What is RDD?

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What is RDD?

Relational Database Design (RDD) organizes data into two-dimensional tables consisting of rows and columns. Each table row is a record, with columns that are attributes or fields of the record. A collection of related tables is known as a schema. The purpose of such a design is to allow flexible access to the data stored in the schema using the Structured Query Language (SQL).

Why is Relational Database Design Important?

The relational database design process maps a business function into a data model that can be managed by a Relational Database Management System (RDBMS). The RDBMS stores data about the business function, making it easy to store transactional information that can be retrieved by applications and used by data analytics solutions such as Business Intelligence (BI) systems.

Thanks to its Atomicity Consistency Isolation Durability (ACID) support, the relational model provides businesses with robust transaction processing. ACID offers the following capabilities:


Atomicity enforces the all-or-nothing rule to protect the integrity of the data in a relational database system. If a transaction makes multiple changes, they are all committed as a unit. If any change fails for any reason, the whole transaction is rolled back. If a transaction is in flight when the server crashes, all uncommitted transactions are rolled back by default.


Consistency is maintained by disallowing any data that does not match the datatype of a field, which is a constraint that governs valid data values.


Isolation ensures each transaction is executed in its own protected space so no other transaction can interfere with another.


Durability protects committed changes to guarantee they are written to non-volatile storage, so if a server does fail, committed transactions are protected.

The Relational Database Design Process

Below are the steps a database designer takes to map a business function to a relational database.

Modeling Entities

The first step in the design process is identifying all the entities involved in a business transaction.

We can use a sales order management application as an example. The entities involved in processing orders might be Employees, Departments, Products, Customers and Orders.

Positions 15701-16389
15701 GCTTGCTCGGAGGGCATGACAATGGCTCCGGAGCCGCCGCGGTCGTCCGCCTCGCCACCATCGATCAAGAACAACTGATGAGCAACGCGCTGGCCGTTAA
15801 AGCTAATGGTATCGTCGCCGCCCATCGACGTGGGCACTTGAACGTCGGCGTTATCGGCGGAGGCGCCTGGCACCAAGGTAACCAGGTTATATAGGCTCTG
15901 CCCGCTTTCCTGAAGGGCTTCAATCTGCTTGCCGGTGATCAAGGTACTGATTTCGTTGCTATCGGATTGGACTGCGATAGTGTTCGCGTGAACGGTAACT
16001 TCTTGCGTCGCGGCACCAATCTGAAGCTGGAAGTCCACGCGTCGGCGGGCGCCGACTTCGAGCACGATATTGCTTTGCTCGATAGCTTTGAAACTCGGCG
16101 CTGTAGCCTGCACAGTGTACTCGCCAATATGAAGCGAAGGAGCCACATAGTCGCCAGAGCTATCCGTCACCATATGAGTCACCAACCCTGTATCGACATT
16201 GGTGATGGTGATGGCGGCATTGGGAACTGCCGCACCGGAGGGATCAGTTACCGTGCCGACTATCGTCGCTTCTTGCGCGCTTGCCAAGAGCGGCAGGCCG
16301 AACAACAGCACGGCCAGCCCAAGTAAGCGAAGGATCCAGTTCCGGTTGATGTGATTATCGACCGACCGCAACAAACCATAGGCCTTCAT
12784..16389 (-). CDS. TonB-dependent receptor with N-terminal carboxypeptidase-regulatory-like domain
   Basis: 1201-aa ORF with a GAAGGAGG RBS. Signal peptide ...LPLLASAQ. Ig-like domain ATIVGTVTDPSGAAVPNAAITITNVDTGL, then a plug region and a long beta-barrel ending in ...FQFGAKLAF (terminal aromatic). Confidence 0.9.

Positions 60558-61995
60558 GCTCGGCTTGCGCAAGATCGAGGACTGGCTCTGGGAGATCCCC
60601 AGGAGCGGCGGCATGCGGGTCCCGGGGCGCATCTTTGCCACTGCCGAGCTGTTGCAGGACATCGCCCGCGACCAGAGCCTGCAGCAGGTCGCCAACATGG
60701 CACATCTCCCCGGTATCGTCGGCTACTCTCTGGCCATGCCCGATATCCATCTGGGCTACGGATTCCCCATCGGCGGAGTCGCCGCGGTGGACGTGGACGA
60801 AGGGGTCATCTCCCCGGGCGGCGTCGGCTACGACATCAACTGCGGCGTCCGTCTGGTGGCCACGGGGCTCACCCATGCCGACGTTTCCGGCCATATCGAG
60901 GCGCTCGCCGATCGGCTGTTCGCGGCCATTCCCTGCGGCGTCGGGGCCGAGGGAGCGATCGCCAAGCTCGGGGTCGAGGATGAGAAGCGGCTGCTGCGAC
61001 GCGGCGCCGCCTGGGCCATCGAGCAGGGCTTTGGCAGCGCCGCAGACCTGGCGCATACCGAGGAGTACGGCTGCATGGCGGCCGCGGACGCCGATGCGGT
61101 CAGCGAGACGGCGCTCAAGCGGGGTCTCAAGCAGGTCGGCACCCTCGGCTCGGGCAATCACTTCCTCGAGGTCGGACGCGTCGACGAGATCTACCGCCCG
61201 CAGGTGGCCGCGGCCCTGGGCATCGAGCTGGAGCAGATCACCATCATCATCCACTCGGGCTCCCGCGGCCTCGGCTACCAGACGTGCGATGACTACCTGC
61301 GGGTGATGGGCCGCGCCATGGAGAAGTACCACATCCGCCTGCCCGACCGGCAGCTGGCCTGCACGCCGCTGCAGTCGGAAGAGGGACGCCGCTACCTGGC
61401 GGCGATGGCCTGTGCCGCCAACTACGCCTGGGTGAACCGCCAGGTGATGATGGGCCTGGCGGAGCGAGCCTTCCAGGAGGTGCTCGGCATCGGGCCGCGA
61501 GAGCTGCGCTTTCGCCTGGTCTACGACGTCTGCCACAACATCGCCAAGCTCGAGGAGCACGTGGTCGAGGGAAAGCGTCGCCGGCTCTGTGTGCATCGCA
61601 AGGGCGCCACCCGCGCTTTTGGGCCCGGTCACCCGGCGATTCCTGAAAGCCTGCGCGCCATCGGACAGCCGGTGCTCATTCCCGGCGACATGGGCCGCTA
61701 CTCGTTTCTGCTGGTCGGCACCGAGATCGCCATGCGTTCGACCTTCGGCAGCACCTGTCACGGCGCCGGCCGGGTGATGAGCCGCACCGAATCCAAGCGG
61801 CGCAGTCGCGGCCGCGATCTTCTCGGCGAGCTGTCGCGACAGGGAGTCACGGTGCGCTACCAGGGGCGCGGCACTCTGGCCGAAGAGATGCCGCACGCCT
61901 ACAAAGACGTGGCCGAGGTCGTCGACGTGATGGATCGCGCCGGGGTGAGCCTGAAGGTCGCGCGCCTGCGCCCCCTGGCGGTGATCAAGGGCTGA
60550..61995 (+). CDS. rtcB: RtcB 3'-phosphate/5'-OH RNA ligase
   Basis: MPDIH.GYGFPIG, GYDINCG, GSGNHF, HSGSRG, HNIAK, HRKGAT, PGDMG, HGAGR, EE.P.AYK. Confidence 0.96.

Each entity will have attributes or details about them that are important to track. In the case of an order, these might be the Customer Name, customer number, Product ID and Product Description, Quantity, Order date and the item amount.

It’s important to know how the entities are connected and whether the relationship is one-to-one, many-to-one, one-to-many, optional or mandatory.

Now, we have enough information to create an Entity Relationship model.


Normalization removes repeating groups and organizes the data model by ensuring each element is connected using primary and foreign key values.

The series of normalization are defined as:

  • First normal form
  • Second normal form
  • Third normal form
  • Boyce-Codd normal form
  • Fifth normal form

Physical Design

We can move on to the physical design phase with the logical design completed. The database schema closely matches the fully normalized model for a transaction-centric use case. It uses a minimal number of indexes to maximize throughput, as updating indexes can be slow.

In a decision support of analytics use case, the data can be denormalized, and additional indexes can be added. An analytic database schema can be organized into a star or snowflake schema to support the most common queries.


Traditional relational databases store a record as a whole row, whereas column-oriented databases store tables in separate columns. This has the advantage of storing the data in the order it was sorted when loaded. This is often the natural primary index, which minimizes the need for indexes. The second reason columnar databases excel for analytic workloads is that they can skip all the columns unrelated to a query, so the result set is much smaller and much more likely to fit in cache memory.

Actian and Relational Databases

The Actian Data Platform includes multiple relational databases, including Actian Vector for high-speed analytic workloads and Actian Ingres for Transactional workloads. Actian X combines both analytical and transactional database engines that combine the strengths of row-based and column-based storage models.

The Actian Data Platform runs on-premises and on multiple cloud platforms, including AWS, Azure, and Google Cloud, so you can run your analytics wherever your data resides. To get started, visit the free trial page here.